Commisioners hire lobbyist

Published 1:11 am Saturday, March 12, 2011

Fearing the effects of state budget cuts on Beaufort County’s coffers and its services, the Beaufort County Board of Commissioners on Thursday voted to hire a lobbyist to represent the county’s interests in the state Legislature.

“When you’re fighting for your community, you accept all the help you can get,” said board Chairman Jerry Langley. “This is a way of making sure Beaufort County can get the representation it deserves.”

The commissioners were divided Thursday on two issues currently being discussed by state lawmakers č the diversion of tobacco-settlement money and drug testing for recipients of public assistance.

The commissioners voted 5-1 to hire Joe McClees of McClees Consulting Inc. of Oriental, for a fee of $15,000 to represent Beaufort County before the General Assembly through December.

Commissioner Stan Deatherage cast the sole dissenting vote. Commissioner Hood Richardson, who was present for part of the meeting, left before that vote was taken.

Among the past and current clients of McClees Consulting are the Humane Society of the United States, National Rifle Association, N.C. Agribusiness Council Inc., N.C. Fisheries Association Inc., N.C. Portable Toilet Group, N.C. Sporting Dog Association and the Smokeless Tobacco Council Inc., according to information provided by the firm.

Deatherage questioned why the county would need to pay a lobbyist since a member of the N.C. House of Representatives is from Beaufort County.

Rep. Bill Cook, a Beaufort County Republican, has been responsive to county concerns, but hiring a lobbyist would give Beaufort County advantages in the coming months, County Manager Paul Spruill told the board.

While the N.C. Association of County Commissioners advocates on behalf of issues that affect counties statewide, those issues of local concern are not handled by the association’s lobbyists, Spruill said.

A lobbyist in Raleigh would give Beaufort County a daily contact with lawmakers who are debating issues of specific concern to the county and eastern North Carolina, Spruill said.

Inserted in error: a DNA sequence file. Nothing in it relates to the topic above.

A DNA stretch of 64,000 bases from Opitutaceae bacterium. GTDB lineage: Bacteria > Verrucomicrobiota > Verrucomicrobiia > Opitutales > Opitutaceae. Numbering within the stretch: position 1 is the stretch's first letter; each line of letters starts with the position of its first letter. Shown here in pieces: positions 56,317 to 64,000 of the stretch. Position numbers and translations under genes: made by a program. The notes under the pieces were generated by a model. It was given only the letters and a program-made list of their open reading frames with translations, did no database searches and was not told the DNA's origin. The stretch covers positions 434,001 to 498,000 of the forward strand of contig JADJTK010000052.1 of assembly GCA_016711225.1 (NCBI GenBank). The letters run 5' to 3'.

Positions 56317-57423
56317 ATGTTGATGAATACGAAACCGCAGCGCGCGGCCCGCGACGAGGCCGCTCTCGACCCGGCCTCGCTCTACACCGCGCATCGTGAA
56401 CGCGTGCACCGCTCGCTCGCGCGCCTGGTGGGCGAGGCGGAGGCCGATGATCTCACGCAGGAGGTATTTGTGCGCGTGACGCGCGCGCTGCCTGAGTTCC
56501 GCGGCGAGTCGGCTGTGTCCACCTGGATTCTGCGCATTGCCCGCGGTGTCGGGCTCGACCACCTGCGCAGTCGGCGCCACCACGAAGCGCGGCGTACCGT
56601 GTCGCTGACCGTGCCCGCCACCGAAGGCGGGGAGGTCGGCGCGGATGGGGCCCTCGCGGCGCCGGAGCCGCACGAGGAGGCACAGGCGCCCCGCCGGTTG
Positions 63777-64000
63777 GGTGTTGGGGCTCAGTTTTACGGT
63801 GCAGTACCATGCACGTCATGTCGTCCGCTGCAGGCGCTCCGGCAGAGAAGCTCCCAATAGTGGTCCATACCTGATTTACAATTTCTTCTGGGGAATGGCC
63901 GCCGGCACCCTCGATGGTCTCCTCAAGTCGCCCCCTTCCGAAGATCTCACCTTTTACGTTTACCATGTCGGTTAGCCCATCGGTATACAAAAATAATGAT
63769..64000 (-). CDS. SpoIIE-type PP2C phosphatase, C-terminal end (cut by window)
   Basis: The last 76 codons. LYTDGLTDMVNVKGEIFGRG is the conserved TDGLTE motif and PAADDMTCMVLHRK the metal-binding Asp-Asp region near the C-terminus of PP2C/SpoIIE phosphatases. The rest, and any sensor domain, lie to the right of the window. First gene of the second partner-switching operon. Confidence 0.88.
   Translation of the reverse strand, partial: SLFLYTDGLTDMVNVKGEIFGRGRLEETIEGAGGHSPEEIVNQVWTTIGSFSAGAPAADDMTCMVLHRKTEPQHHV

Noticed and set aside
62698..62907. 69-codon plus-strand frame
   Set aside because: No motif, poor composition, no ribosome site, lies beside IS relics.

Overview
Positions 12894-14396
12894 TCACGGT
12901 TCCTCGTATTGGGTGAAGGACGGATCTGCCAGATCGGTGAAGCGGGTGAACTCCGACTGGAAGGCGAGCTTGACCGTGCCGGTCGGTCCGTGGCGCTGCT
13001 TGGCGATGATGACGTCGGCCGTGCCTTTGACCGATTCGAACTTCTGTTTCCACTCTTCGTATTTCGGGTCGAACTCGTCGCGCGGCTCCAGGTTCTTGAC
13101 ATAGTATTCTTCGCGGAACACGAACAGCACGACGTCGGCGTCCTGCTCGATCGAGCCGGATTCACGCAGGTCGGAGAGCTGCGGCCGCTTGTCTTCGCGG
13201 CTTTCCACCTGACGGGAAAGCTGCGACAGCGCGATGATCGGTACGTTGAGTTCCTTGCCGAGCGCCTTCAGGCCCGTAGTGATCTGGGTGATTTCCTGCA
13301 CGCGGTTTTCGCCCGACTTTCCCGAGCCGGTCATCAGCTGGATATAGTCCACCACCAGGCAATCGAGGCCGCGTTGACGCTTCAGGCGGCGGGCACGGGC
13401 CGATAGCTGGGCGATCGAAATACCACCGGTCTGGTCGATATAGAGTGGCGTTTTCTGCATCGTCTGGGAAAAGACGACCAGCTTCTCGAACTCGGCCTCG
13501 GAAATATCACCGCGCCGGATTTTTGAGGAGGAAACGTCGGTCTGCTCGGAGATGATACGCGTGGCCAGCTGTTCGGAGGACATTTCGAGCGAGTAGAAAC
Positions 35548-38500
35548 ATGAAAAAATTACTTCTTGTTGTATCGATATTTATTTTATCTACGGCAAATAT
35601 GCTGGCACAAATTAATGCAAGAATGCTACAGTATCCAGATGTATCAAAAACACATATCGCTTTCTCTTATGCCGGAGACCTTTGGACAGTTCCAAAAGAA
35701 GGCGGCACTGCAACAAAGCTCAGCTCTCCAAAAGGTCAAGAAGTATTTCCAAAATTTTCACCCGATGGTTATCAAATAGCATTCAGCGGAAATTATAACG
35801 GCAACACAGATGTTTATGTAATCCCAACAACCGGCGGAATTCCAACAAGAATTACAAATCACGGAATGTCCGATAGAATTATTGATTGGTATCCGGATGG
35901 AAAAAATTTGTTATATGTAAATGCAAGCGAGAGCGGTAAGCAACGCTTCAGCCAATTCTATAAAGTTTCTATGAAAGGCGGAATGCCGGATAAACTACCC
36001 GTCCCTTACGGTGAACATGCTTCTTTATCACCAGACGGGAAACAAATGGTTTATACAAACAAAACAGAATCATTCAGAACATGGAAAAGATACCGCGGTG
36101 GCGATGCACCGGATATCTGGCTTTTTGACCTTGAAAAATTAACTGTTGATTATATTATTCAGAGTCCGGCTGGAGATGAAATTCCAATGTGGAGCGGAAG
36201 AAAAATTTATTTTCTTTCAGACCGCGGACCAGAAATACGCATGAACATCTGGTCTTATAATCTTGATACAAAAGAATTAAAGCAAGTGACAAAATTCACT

Those issues include recent efforts to divert tobacco-settlement money to help close a state budget gap now estimated at some $3 billion, efforts to increase or implement fees charged for riders on the state’s ferries and efforts to implement various environmental regulations on coastal counties, Spruill said.

But some members questioned č given the increasingly partisan political climate in Raleigh č whether that lobbyist will be able to make a difference.

Commissioner Al Klemm said that, based on recent votes, all members of the Legislature appear to be “sticking together” along partisan lines, and he questioned how effective a lobbyist would be in breaking through that barrier.

“I don’t really know how effective Joe McClees can be,” he said.

Langley countered that it would be worth the effort.

“If we go down, we need to go down fighting,” Langley said.

In a related matter, the board approved 5-2 a resolution presented by Commissioner Robert Cayton in support of the Golden LEAF Foundation and its dedicated funding.

Commissioners Deatherage and Richardson cast dissenting votes.

Cayton said discussion by powerful urban lawmakers to divert Golden LEAF funds “is an attempt by 14 counties in the central part of the state to put a foot on the throats of the people of eastern North Carolina.”

Richardson questioned the effectiveness of Golden LEAF economic development efforts.

“This thing has funded some awful projects,” he said. “It is a system of legal corruption.”

The board also was divided over a resolution proposed by Richardson in support of a bill requiring drug testing for applicants of public assistance.

The board approved the resolution by a 4-3 vote along party lines with Commissioners Ed Booth, Cayton and Langley, all Democrats, casting dissenting votes.

The bill, which has been referred to the Committee on Rules and Operations of the Senate, would require all applicants for public assistance to submit to substance-abuse screening. Applicants who fail the screening would be required to undergo substance-abuse treatment.

Richardson said the measure would ensure that recipients of taxpayers’ money would not spend that money on drugs. Booth said he feared the measure would hurt the state’s children by cutting off needed money to their parents.